When we were younger, my sister and I often had to, as my dad described it, “fend for ourselves” while my parents were at work. Back in those days, no one trusted me with anything stove-related, so my sister used to make us simple dinners. I affectionately remember these dishes as “spoon food,” saucy curries or simple scrambled eggs and tomatoes atop a bed of rice, perfect for eating with a spoon. Rather than mac n’cheese or pizza, spoon food was our family’s comfort food.
Oyakodon is the epitome of spoon food. I first experienced oyakodon at Porter Exchange, an enclave of Japanese restaurants underneath Lesley University. It was love at first sight, or rather, first bite. The meat was tender, the eggs half-cooked and runny, and there was an undertone of sweetness in the sauce, perfectly balancing the otherwise salty dish. It quickly became one of my favorite Japanese-style comfort foods.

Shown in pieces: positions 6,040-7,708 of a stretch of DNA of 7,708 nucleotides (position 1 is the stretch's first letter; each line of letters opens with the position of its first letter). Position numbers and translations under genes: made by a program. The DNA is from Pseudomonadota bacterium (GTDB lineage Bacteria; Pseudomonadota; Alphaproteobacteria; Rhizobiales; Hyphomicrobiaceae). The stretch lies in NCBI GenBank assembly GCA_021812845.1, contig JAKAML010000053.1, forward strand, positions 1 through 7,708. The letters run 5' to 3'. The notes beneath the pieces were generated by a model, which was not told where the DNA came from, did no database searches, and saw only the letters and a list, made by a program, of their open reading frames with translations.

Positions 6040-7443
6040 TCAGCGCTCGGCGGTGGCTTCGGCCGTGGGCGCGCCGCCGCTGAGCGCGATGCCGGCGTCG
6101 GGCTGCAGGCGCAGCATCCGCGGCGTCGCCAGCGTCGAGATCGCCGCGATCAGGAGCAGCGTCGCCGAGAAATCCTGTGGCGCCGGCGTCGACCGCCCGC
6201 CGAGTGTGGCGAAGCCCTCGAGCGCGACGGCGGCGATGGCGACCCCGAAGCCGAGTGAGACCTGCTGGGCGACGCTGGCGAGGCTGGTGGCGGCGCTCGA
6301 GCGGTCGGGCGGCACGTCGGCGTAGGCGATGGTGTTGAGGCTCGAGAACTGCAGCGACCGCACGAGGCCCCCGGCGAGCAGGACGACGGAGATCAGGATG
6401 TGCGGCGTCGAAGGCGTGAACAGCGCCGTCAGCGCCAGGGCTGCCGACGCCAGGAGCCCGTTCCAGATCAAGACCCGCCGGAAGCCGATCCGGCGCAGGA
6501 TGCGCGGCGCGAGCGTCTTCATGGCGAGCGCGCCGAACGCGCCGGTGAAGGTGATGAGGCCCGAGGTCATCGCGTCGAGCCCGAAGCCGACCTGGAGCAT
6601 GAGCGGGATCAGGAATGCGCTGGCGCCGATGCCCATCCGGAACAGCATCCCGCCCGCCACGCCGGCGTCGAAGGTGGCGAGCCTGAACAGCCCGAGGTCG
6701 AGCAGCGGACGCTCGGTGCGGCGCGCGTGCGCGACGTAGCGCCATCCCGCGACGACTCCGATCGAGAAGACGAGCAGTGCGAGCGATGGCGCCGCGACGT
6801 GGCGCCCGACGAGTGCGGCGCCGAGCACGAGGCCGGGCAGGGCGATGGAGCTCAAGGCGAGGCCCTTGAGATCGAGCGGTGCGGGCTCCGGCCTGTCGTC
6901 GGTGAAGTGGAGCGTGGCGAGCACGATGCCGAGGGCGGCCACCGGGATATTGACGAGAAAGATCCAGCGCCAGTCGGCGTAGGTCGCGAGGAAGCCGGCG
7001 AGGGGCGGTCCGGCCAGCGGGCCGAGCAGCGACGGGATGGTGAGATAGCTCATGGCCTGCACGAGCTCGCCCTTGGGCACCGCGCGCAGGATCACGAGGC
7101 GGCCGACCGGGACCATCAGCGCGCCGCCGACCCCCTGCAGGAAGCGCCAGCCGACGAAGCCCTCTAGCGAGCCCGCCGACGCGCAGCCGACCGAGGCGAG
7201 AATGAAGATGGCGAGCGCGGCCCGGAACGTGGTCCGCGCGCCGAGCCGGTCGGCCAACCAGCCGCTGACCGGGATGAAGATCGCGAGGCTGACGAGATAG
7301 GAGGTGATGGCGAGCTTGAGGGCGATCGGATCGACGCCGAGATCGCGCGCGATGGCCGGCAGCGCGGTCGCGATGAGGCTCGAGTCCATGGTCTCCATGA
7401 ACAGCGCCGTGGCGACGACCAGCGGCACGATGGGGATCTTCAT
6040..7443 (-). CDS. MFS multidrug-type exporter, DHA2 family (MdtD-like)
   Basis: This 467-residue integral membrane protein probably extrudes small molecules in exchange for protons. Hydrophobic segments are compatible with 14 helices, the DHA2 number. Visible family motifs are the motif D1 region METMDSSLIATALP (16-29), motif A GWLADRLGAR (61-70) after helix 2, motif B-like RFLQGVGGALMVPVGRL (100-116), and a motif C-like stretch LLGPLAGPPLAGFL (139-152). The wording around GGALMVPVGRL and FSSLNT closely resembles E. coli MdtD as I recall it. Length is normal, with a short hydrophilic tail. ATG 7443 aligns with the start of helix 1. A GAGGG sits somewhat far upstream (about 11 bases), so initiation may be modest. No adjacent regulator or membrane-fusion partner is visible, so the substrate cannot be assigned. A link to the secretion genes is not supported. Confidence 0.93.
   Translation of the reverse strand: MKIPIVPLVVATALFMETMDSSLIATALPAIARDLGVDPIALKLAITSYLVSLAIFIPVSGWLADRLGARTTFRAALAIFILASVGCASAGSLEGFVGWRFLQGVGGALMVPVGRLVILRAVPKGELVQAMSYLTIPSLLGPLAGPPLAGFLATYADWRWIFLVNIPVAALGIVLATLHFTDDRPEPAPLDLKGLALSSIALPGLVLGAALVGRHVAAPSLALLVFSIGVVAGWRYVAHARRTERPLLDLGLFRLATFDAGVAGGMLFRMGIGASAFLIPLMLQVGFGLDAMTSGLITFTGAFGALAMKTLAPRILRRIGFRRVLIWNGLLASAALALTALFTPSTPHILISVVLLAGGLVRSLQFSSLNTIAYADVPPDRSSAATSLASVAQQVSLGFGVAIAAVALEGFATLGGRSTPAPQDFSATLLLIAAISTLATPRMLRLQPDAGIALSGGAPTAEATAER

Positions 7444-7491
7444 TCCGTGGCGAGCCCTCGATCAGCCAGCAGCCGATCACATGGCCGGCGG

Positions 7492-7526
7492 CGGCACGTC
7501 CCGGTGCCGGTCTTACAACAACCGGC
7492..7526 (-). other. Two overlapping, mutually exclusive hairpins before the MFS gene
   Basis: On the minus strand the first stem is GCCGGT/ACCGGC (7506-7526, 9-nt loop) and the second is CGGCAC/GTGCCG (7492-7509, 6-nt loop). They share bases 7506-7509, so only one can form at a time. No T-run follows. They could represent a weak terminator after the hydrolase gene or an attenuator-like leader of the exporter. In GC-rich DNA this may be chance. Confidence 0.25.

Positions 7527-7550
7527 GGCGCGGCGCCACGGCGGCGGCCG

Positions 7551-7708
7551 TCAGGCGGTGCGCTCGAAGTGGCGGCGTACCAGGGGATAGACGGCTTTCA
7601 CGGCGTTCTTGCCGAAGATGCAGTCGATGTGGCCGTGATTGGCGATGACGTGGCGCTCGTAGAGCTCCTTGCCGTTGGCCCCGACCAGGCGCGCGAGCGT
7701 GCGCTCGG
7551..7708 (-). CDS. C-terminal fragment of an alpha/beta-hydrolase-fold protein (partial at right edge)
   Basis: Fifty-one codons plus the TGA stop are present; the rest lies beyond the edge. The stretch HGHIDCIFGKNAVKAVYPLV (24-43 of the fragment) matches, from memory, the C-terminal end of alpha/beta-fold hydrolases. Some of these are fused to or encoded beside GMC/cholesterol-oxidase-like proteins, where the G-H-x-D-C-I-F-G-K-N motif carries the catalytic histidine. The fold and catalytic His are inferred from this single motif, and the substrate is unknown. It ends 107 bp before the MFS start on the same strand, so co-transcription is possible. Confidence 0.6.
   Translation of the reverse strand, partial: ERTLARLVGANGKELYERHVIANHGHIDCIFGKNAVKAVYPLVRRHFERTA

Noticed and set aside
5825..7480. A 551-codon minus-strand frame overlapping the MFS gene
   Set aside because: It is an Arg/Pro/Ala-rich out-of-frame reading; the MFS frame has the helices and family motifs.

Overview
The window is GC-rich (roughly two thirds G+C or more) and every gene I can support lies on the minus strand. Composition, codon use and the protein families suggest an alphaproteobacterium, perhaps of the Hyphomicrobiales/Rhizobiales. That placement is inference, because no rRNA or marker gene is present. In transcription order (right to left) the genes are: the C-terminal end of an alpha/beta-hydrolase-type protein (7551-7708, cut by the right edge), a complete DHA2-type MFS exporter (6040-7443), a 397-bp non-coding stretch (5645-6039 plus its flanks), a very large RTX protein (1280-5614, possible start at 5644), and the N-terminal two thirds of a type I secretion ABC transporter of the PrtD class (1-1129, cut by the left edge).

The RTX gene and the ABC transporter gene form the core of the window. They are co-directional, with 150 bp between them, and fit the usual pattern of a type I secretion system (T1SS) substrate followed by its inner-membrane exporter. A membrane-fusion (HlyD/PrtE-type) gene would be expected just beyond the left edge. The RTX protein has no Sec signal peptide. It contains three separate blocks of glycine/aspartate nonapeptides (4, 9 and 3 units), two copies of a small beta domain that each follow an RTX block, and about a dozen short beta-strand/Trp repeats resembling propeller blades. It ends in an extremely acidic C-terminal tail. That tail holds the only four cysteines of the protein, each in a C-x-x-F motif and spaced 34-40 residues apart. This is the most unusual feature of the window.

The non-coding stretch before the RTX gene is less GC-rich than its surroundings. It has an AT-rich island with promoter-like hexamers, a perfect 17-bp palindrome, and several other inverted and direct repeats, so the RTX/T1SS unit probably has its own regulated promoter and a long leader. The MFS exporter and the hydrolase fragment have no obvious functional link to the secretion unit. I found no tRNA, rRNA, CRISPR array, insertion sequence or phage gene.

In Japanese, oyakodon means “mother and child.” If you think about it literally, you’re eating the mother and her child, but the more socially acceptable spin is that the dish is a harmony between the chicken and the egg, an ode to the eternal question of which came first.
I also like to think that “mother and child” refers the tradition of a mother passing her culinary secrets onto her child. Some of my favorite dishes are the simple ones, like the roast chicken my mom used to make every year for my birthday, the sausage pasta sauce that my dad whips together on a busy weeknight, or the green curry my sister used to make. In my childhood, these dishes seemed like magic to me, and my parents the wizards who could control fire. Even now, these childhood comfort foods are special.
So as I head off into my last year of college, I (and basically every other young adult) am trying to figure out what I want to do, and who I want to be. It can be pretty scary stuff, but at least after all the jobhunting, the interviews, and hopefully settling into a new place in a new city, my oyakodon and all my other spoon foods will be there to warmly encourage me to face the next chapter of my life.